Tree Planting Festivals, Air Cannons, Self-Burying Seeds, And The Complexities Of Reforestation

At first glance the problem of how to plant trees would seem to be a straightforward one: take a seed, jam it into the soil and let nature take its course. Or alternatively do much the same with a sapling that already got a start in a nice, comfortable greenhouse before leaving it to its own devices. To the average person this is generally the point where it’s considered a ‘done deal’, but one only has to take a look at the average survival rate of saplings out in the wild to perish that thought.

Each environment offers its own set of challenges when it comes to reforestation, which can perhaps be considered ironic as many of these trees are being planted where forests used to be, albeit centuries ago in many cases. There are the easy spots, such as flat fields, with rich soil, ample rain and mild weather, to the challenging terrain of Iceland, or mountainous terrain. Here the logistics are challenging and where once rich forests flourished, the very landscape seems adamant to reject this botanic intrusion.

Further complicating matters here are the myriad of reasons why we’re looking at planting so many new trees that it has even become an internet thing, as with the 2019 ‘Team Trees’ 20 million new trees challenge. So how did we get here, why exactly are we doing all of this, and how much of these attempts do bear fruit?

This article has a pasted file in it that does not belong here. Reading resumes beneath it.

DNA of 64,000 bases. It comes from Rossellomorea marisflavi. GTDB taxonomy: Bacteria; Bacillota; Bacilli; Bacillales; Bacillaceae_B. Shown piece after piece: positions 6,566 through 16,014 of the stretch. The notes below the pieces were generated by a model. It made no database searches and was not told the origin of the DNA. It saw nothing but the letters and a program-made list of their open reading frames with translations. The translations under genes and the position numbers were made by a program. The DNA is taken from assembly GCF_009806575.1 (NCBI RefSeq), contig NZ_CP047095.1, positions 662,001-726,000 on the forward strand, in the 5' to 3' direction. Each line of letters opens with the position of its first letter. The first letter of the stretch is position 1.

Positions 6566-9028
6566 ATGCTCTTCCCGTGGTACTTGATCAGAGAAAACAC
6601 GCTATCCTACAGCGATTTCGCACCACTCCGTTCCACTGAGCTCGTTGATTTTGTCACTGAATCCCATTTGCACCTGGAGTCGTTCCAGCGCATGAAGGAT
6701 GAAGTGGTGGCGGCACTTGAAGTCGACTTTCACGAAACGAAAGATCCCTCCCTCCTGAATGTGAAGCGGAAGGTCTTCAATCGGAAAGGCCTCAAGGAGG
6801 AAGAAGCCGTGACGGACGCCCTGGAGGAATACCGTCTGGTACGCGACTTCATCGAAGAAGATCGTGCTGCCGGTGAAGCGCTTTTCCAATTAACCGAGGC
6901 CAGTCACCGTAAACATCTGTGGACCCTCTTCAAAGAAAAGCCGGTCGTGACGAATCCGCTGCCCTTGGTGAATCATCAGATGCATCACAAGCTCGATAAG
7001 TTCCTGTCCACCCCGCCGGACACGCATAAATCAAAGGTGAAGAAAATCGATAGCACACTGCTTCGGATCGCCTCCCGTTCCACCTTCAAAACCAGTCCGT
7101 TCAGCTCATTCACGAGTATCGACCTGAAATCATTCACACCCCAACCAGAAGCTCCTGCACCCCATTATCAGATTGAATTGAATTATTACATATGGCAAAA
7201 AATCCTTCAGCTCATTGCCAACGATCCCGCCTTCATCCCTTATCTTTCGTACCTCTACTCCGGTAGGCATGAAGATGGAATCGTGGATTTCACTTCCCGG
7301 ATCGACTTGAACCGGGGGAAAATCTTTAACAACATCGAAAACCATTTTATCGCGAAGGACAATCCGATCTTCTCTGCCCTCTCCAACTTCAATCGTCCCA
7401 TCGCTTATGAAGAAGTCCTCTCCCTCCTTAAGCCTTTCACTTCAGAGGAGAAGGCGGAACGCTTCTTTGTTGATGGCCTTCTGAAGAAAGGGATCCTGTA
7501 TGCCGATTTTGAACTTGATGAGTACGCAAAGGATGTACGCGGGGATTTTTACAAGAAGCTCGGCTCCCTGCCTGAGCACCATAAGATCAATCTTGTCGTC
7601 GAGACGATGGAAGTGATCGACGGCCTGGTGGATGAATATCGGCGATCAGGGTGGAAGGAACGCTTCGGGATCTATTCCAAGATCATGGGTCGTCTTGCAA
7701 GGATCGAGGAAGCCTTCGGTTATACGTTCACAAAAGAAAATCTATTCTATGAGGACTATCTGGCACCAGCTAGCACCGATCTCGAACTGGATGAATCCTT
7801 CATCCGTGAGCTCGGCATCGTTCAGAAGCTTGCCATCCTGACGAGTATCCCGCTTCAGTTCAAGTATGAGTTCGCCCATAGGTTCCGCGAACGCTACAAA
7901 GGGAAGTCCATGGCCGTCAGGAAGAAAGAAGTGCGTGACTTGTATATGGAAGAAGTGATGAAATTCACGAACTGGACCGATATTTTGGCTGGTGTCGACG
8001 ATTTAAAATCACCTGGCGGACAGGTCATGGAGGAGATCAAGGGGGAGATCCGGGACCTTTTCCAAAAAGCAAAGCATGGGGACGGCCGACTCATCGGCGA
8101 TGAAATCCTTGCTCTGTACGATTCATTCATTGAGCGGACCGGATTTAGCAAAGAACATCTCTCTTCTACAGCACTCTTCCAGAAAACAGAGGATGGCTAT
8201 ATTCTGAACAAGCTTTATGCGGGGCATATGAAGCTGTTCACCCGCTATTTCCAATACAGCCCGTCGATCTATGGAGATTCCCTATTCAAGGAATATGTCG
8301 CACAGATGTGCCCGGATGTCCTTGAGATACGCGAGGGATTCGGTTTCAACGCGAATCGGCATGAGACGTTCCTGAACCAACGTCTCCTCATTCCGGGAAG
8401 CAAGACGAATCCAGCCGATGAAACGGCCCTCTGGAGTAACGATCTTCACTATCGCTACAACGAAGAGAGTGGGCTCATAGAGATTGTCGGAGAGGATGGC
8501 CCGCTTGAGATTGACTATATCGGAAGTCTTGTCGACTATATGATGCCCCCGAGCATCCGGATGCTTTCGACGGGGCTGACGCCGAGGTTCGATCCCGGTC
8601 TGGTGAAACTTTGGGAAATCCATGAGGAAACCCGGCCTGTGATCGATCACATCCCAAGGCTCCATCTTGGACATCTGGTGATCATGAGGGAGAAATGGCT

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The Weedinator Returns

We are delighted to see The Weedinator as an entry for the 2018 Hackaday Prize! Innovations in agriculture are great opportunities to build something to improve our world. [TegwynTwmffat]’s Weedinator is an autonomous, electric platform aimed at small farms to take care of cultivating, tilling, and weeding seedbeds. The cost of this kind of labor can push smaller farms out of sustainability if it has to be done by people.

Greater efficiency in agriculture is traditionally all about multiplying the work a single person can do, and usually takes the form or bigger and heavier equipment that can do more at once and in less time. But with an autonomous robotic platform, the robot doesn’t get tired or bored so it doesn’t matter if the smaller platform needs to make multiple passes to cover a field or accomplish a task. In fact, smaller often means more maneuverable, more manageable, and more energy-efficient when it comes to a small farm.

The Original Weedinator was a contender for the 2017 Hackaday Prize and we’re deeply excited to see it return with an updated design and new people joining their team for 2018. Remember, there’s money set aside to help bootstrap promising concepts and all you really need to get started is an idea, an image, and documentation. There’s no better opportunity to dust off that idea and see if it has legs.